Automotive

SoundRacer puts some big sound in a small package

The RC car fitted with SoundRacer's Electric Vehicle Sound Module, EVSM-2
The RC car fitted with SoundRacer's Electric Vehicle Sound Module, EVSM-2
View 12 Images
1/12
The EVSM-2 fitted the the RC car
2/12
The EVSM-2 fitted the the RC car
The RC car was fitted with a real size weather protected 25 W speaker and 20 W amplifier
3/12
The RC car was fitted with a real size weather protected 25 W speaker and 20 W amplifier
A Hall effect sensor registers speed information from two magnets attached to the rear wheel
4/12
A Hall effect sensor registers speed information from two magnets attached to the rear wheel
5/12
The RC car fitted with SoundRacer's Electric Vehicle Sound Module, EVSM-2
6/12
The RC car fitted with SoundRacer's Electric Vehicle Sound Module, EVSM-2
7/12
The EVSM-2 fitted the the RC car
8/12
The EVSM-2 fitted the the RC car
The RC car was fitted with a real size weather protected 25 W speaker and 20 W amplifier
9/12
The RC car was fitted with a real size weather protected 25 W speaker and 20 W amplifier
A Hall effect sensor registers speed information from two magnets attached to the rear wheel
10/12
A Hall effect sensor registers speed information from two magnets attached to the rear wheel
11/12
The RC car fitted with SoundRacer's Electric Vehicle Sound Module, EVSM-2
12/12
The RC car fitted with SoundRacer's Electric Vehicle Sound Module, EVSM-2

Having already given the tamest of family cars a hefty dose of testosterone – at least auditorily – Swedish company SoundRacer looks set to turn up the volume of electric vehicles – this time on the outside. Having garnered interest from several electric car and scooter manufacturers, the company decided to demonstrate its system at CeBIT by making some big noise with an RC car.

While many appreciated the lack of a roaring engine when hybrids and electric vehicles first started appearing on the roads, it quickly became apparent the near silence of such vehicles could pose a risk to pedestrians. This led to Toyota selling an audible warning system for retrofitting on its third generation Prius vehicles in 2010 and Infiniti announcing its M35h would become the first hybrid to feature an audible warning system as standard in mid-2011.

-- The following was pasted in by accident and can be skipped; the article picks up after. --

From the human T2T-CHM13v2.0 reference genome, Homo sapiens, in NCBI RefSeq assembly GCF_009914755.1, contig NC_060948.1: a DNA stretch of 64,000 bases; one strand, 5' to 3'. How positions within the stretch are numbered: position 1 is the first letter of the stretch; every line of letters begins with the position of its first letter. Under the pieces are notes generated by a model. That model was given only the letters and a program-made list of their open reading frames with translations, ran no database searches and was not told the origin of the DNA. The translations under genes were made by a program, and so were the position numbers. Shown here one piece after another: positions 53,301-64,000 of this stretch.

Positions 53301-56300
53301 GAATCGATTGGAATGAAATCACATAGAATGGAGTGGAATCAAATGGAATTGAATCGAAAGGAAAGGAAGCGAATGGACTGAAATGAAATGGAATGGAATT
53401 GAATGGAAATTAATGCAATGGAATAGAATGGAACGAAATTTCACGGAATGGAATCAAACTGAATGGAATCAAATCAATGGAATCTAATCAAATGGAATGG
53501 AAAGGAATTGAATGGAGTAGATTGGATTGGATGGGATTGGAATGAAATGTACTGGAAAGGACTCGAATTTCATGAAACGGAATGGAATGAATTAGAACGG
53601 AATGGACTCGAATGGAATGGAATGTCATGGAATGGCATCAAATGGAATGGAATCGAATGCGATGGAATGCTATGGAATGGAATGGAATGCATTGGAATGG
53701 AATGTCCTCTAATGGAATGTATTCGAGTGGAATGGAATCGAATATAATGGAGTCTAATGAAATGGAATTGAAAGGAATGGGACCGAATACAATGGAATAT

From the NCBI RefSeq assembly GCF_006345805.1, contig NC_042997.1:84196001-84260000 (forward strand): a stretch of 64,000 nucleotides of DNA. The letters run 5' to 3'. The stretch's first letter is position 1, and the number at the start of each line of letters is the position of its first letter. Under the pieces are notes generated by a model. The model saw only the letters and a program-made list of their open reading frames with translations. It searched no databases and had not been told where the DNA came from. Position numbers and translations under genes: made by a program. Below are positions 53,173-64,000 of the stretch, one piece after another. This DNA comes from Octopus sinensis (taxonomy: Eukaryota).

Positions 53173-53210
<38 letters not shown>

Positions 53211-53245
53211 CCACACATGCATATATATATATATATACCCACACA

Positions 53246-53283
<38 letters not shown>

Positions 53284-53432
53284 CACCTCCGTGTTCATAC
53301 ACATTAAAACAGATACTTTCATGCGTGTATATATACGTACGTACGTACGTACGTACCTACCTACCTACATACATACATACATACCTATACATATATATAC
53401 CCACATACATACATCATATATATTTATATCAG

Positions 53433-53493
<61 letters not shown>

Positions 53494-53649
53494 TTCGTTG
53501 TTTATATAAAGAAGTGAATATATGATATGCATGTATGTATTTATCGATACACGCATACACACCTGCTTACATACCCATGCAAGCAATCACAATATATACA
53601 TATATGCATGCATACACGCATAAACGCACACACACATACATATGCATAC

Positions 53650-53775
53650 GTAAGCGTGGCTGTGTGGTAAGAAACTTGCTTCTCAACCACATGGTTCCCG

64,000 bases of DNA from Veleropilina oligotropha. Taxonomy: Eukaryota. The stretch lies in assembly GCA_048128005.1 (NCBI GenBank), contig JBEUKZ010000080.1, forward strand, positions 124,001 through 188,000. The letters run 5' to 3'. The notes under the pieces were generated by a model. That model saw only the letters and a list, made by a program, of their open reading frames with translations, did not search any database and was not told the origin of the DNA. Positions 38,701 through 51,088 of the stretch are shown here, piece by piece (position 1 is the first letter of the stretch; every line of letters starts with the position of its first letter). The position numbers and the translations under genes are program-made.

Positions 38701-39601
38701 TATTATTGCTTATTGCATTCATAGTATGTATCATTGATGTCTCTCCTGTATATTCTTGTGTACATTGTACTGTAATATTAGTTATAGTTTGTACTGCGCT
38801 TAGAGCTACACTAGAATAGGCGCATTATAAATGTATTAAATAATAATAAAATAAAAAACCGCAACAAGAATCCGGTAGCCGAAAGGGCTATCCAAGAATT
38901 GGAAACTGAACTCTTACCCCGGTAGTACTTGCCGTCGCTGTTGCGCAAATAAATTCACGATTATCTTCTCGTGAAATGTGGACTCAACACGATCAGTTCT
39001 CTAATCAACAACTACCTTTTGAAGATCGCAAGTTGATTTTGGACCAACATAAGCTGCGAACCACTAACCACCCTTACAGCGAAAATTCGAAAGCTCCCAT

Such systems are now commonplace and are set to become compulsory in many countries in the near future. While some existing systems emit horn beeps, most mimic the sound of an internal combustion engine. With SoundRacer having some experience in this area, the Swedish company has thrown its hat into the ring in the form of its Electric Vehicle Sound Module, EVSM-2.

Aimed at EV manufacturers, the EVSM-2 can be customized to provide different engine sounds, including the sound profiles proposed by the U.S. National Highway Traffic Safety Administration (NHTSA). The unit can be turned on and off or the volume adjusted at will, and gives a realistic sound impression indicating whether the vehicle is idling, accelerating, decelerating or cruising.

The RC car was fitted with a real size weather protected 25 W speaker and 20 W amplifier
The RC car was fitted with a real size weather protected 25 W speaker and 20 W amplifier

To give EV manufacturers a taste of what to expect from its unit, SoundRacer headed to CeBIT, which is currently underway in Hanover, Germany. Since showing a full-sized EV would have made their booth a bit cramped, the team decided to fit the device to an RC car, along with a real size weather protected 25 W speaker, 20 W amplifier, and a Hall effect speed sensor the registers speed information from two magnets attached to the rear wheel.

The results can be seen – and heard – in the video below.

Source: SoundRacer

SoundRacer Electric Car sound demo at CeBIT2013

6 comments
Mel Tisdale
There used to be an anti-lock brake system that sensed the resistance being applied to each of the front wheels and only applied the anti-locking system to the wheel with most resistance, leaving the other wheel to lock up. Steering was obviously maintained by the anti-locked wheel and pedestrian safety automatically provided by the squeal emanating from the locked wheel. That was in the days before electric vehicles rose to the prominence they have today and it is perhaps time to look at it again. I'll settle for the above instead of having the peace ruined by a bunch of middle-aged children deluding themselves that this system is of any value what-so-ever.
Bob Flint
Those tiny electric motors still whine higher than any fake noise added. Why not try to silence them with some noise cancellation, and then run in real stealth mode.
Joe Sobotka
Very cool! Now lets please have one for Electric RC helicopters and planes.
Gregory Gannotti
Cool---and pretty funny---put a smile on my face. Yes, still hear the same old whine of the E-motor, but still neat.
socalboomer
LOL - and everyone missed the point. The point was not to have an RC car with a big-car sound, but rather to demonstrate, with something that was small enough to put in the hall, a way to let EVs be HEARD. I've been surprised by them while riding my bike - didn't hear it at all over the normal noises (wind, mostly) and it startled the poop outta me!
Kenneth Palmestål
funglestrumpet - by the time the driver has to step on the brakes it is probably too late for a warning sound. And the idea was to illustrate the digital engine sound technology in a fun way, not to suggest that electric vehicles should have the sound of a roaring V8. We have more sophisticated engine sounds for EVs that will alert people that it is a real car coming up behind them.
Thanks for reading our articles. Please consider subscribing to New Atlas Plus.
By doing so you will be supporting independent journalism, plus you will get the benefits of a faster, ad-free experience.